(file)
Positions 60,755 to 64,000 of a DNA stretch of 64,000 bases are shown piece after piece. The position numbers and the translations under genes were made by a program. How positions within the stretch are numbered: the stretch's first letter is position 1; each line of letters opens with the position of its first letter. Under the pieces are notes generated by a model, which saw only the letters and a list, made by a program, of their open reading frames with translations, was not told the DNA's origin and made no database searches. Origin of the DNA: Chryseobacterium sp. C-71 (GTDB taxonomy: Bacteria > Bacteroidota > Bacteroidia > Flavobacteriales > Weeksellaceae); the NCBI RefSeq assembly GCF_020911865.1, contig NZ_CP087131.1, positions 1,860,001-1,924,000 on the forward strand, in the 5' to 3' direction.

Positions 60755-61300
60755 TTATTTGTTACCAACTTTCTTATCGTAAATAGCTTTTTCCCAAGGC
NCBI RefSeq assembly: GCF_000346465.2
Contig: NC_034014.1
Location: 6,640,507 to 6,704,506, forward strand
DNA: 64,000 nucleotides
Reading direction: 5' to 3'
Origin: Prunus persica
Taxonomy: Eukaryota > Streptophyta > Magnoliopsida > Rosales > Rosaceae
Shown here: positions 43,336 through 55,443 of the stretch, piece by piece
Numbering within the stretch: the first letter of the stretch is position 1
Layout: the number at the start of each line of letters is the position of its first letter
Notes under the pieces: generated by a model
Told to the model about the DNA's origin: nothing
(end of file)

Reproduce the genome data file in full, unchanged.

Positions 60,755 to 64,000 of a DNA stretch of 64,000 bases are shown piece after piece. The position numbers and the translations under genes were made by a program. How positions within the stretch are numbered: the stretch's first letter is position 1; each line of letters opens with the position of its first letter. Under the pieces are notes generated by a model, which saw only the letters and a list, made by a program, of their open reading frames with translations, was not told the DNA's origin and made no database searches. Origin of the DNA: Chryseobacterium sp. C-71 (GTDB taxonomy: Bacteria > Bacteroidota > Bacteroidia > Flavobacteriales > Weeksellaceae); the NCBI RefSeq assembly GCF_020911865.1, contig NZ_CP087131.1, positions 1,860,001-1,924,000 on the forward strand, in the 5' to 3' direction.

Positions 60755-61300
60755 TTATTTGTTACCAACTTTCTTATCGTAAATAGCTTTTTCCCAAGGC
NCBI RefSeq assembly: GCF_000346465.2
Contig: NC_034014.1
Location: 6,640,507 to 6,704,506, forward strand
DNA: 64,000 nucleotides
Reading direction: 5' to 3'
Origin: Prunus persica
Taxonomy: Eukaryota > Streptophyta > Magnoliopsida > Rosales > Rosaceae
Shown here: positions 43,336 through 55,443 of the stretch, piece by piece
Numbering within the stretch: the first letter of the stretch is position 1
Layout: the number at the start of each line of letters is the position of its first letter
Notes under the pieces: generated by a model
Told to the model about the DNA's origin: nothing